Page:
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This building is in the Edinburgh Council and the Edinburgh Burgh. It is a category A building and was listed on 14/12/1970.

Group Items: (see Notes), Group Cat: A, Map Ref: NT 2426 7357.


Robert Brown, 1814; built 1826 (Nos. 58 and 60 built 1860). Classical terrace comprising unified fa├žade of 3-storey and basement, 3-bay townhouses with m,ain-door and common stair flats behind; 5-bay corner block to W returning 5 bays to Manor Place. Later attic additions to No. 54 and 60. Later alterations to no. 54 by Robert Lorimer, 1903. Later alterations to No. 31 Manor place by R Hurd and Partners for the open university, 1970. Basement area to street including some vaulted cellars and retaining walls. Sandstone ashlar, droved to basement (vermiculated to end block), channelled to ground floor. Entrance platts oversailing basement. Banded base course. Banded cill and string courses at 1st floor. Parapet to corner block, balustraded to centre. Round arched recessed surrounds to outer bays of corner block. Architraved and corniced 1st floor outer windows to corner block. Return to Manor Place similar to that at Melville Street.

Predominantly 12-pane in timber sash and case windows; 24- and 16-pane glazing to No. 54 (including leaded attic windows to rear elevation). Mansard roof; grey slates. Corniced ashlar gable end and ridge stacks with modern clay cans. Cast-iron railings on ashlar coping stone edging basement recess.

INTERIOR: interior typified by highly decorative classical scheme with detailed cornicing, converted for later office and residential use (2008). Neo-Tudor interior scheme by Robert Lorimer to No. 54. Ribbed and timber panelled ceiling with carved boss in canted bay to rear at right. Large sandstone fire surrounds with neo-Tudor detailing.

ARCHED LAMP HOLDERS: decorative cast-iron arches, with lamp holder to centre, few lamp bowls retained. Original cast-iron serpent lamp extinguisher to railings throughout.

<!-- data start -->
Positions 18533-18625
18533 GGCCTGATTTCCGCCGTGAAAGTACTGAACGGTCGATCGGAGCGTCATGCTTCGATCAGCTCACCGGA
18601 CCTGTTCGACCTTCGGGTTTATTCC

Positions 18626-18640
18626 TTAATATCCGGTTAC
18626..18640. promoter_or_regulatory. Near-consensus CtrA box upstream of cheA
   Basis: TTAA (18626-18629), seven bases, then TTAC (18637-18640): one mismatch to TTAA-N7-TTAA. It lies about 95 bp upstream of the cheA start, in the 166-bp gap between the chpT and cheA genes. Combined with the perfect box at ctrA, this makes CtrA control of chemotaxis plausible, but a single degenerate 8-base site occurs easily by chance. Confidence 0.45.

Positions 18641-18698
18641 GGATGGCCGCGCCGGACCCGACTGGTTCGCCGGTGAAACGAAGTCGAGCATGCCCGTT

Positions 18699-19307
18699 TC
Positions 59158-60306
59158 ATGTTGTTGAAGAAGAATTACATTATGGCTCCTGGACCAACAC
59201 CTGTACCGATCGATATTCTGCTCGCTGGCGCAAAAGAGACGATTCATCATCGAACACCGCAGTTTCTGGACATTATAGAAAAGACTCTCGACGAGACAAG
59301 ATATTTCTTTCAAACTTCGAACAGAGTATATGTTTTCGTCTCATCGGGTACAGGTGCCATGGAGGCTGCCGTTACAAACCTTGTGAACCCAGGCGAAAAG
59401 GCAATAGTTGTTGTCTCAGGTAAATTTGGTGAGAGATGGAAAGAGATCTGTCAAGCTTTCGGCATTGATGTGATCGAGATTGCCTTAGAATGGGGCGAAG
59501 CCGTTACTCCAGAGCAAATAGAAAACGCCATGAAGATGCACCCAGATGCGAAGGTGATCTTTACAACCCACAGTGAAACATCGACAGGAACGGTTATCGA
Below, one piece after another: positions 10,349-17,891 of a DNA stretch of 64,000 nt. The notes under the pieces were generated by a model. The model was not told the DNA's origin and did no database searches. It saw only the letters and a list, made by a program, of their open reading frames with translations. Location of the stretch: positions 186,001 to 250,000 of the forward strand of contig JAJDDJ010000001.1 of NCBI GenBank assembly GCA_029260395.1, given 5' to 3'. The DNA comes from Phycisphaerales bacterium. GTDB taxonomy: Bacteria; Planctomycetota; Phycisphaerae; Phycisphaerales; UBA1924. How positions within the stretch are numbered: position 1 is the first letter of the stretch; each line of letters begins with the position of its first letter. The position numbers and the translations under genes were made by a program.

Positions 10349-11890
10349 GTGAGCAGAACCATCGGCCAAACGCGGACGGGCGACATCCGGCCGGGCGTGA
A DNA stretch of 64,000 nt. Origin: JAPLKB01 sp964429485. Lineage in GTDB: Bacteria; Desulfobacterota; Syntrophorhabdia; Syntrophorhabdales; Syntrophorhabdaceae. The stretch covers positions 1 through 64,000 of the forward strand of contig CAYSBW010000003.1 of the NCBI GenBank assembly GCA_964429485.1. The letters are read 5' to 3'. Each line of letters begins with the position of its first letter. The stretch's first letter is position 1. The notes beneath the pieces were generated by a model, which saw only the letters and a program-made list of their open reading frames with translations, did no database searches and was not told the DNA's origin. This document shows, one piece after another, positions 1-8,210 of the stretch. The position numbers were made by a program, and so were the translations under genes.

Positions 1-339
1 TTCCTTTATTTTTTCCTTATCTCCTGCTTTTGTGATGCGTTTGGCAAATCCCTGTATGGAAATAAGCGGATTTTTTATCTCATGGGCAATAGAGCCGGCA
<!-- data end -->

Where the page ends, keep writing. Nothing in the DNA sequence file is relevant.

A-group with Melville Street, Melville Memorial and Melville Crescent (see separate listings). Melville Street is the central axis of the Walker Estate and was designed as the grandest part of the residential scheme, clearly evidenced by the centrepiece terminating Stafford Street (see separate listing). The S side of the street was completed slightly later than the N and this can be seen in more stripped back approach to the design of this part of the terrace. It is still largely unaltered and the monumental impact of the streetscape is retained, set within a wide avenue. Many original features are retained, the best of which are the serpent lamp extinguishers coiled in the railings beside the entrance to many of the houses. Melville Street forms the centrepiece of the Walker Estate which was owned by Sir Patrick Walker and developed by him to a plan by Robert Brown. Melville Street is one of the earliest parts of the scheme to be built and provided an indication of the high class residential scheme that Walker intended to create. Robert Brown was an experienced architect, and by the time he was involved with the deigns for the Walker Estate he had already designed several other urban schemes, including between 1810 and 1830 laying out streets in Portobello on land belonging to the Marques of Abercorn. His other notable works include Newington and St. Leonard's church (now The Queen's Hall) and the rearrangement of the interiors for Yester House on behalf of the Marques of Tweeddale. Robert Brown worked on a number of smaller projects in the New Town but the cohesive planning of the Walker estate is amongst one of the best examples of his work. He was especially competent in the design of corner pavilions and parades of shops, as can be seen in his work at North West Circus Place (see separate listing). (List description revised 2009 as part of re-survey.)